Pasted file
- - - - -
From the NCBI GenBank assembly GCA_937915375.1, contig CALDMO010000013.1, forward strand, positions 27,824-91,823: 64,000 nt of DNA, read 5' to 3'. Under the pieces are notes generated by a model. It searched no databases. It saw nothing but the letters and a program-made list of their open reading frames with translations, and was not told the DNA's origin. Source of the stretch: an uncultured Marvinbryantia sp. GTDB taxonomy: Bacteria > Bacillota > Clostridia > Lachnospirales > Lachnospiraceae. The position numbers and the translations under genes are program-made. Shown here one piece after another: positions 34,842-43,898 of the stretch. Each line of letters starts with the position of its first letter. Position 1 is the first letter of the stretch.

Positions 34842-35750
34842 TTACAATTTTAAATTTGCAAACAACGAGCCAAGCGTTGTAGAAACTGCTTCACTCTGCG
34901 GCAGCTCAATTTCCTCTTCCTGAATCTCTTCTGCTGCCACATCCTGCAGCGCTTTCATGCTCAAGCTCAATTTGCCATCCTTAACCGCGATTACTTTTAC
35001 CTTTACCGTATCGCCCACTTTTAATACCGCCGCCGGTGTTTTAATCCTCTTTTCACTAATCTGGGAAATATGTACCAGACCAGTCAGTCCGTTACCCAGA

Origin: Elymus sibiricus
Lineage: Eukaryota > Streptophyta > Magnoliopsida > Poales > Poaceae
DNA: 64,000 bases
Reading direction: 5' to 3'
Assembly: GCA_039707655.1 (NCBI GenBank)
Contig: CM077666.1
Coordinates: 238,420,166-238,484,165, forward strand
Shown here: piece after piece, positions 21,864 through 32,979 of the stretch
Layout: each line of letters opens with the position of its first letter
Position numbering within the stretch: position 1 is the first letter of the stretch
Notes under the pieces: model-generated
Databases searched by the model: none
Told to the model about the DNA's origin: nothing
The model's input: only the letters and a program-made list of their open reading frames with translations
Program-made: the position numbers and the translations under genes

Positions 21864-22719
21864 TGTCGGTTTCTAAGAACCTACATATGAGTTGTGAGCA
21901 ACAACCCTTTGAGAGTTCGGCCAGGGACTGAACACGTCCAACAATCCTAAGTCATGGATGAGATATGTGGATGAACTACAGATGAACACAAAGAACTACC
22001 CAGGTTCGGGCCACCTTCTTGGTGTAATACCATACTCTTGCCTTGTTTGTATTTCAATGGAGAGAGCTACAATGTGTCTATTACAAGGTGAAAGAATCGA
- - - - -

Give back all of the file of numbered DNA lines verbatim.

From the NCBI GenBank assembly GCA_937915375.1, contig CALDMO010000013.1, forward strand, positions 27,824-91,823: 64,000 nt of DNA, read 5' to 3'. Under the pieces are notes generated by a model. It searched no databases. It saw nothing but the letters and a program-made list of their open reading frames with translations, and was not told the DNA's origin. Source of the stretch: an uncultured Marvinbryantia sp. GTDB taxonomy: Bacteria > Bacillota > Clostridia > Lachnospirales > Lachnospiraceae. The position numbers and the translations under genes are program-made. Shown here one piece after another: positions 34,842-43,898 of the stretch. Each line of letters starts with the position of its first letter. Position 1 is the first letter of the stretch.

Positions 34842-35750
34842 TTACAATTTTAAATTTGCAAACAACGAGCCAAGCGTTGTAGAAACTGCTTCACTCTGCG
34901 GCAGCTCAATTTCCTCTTCCTGAATCTCTTCTGCTGCCACATCCTGCAGCGCTTTCATGCTCAAGCTCAATTTGCCATCCTTAACCGCGATTACTTTTAC
35001 CTTTACCGTATCGCCCACTTTTAATACCGCCGCCGGTGTTTTAATCCTCTTTTCACTAATCTGGGAAATATGTACCAGACCAGTCAGTCCGTTACCCAGA

Origin: Elymus sibiricus
Lineage: Eukaryota > Streptophyta > Magnoliopsida > Poales > Poaceae
DNA: 64,000 bases
Reading direction: 5' to 3'
Assembly: GCA_039707655.1 (NCBI GenBank)
Contig: CM077666.1
Coordinates: 238,420,166-238,484,165, forward strand
Shown here: piece after piece, positions 21,864 through 32,979 of the stretch
Layout: each line of letters opens with the position of its first letter
Position numbering within the stretch: position 1 is the first letter of the stretch
Notes under the pieces: model-generated
Databases searched by the model: none
Told to the model about the DNA's origin: nothing
The model's input: only the letters and a program-made list of their open reading frames with translations
Program-made: the position numbers and the translations under genes

Positions 21864-22719
21864 TGTCGGTTTCTAAGAACCTACATATGAGTTGTGAGCA
21901 ACAACCCTTTGAGAGTTCGGCCAGGGACTGAACACGTCCAACAATCCTAAGTCATGGATGAGATATGTGGATGAACTACAGATGAACACAAAGAACTACC
22001 CAGGTTCGGGCCACCTTCTTGGTGTAATACCATACTCTTGCCTTGTTTGTATTTCAATGGAGAGAGCTACAATGTGTCTATTACAAGGTGAAAGAATCGA